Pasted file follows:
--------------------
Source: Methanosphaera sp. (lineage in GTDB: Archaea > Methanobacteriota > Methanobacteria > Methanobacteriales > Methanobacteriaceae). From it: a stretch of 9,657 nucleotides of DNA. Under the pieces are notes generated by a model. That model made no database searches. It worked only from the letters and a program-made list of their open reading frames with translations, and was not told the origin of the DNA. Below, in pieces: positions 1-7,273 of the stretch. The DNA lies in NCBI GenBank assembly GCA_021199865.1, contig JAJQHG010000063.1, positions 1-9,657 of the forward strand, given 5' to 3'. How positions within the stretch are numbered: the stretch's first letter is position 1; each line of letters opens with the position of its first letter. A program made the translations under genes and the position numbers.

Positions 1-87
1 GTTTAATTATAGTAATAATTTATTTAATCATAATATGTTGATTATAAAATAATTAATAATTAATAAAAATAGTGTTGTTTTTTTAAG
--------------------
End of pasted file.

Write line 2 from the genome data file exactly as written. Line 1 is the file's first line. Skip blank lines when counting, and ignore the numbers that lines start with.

Positions 1-87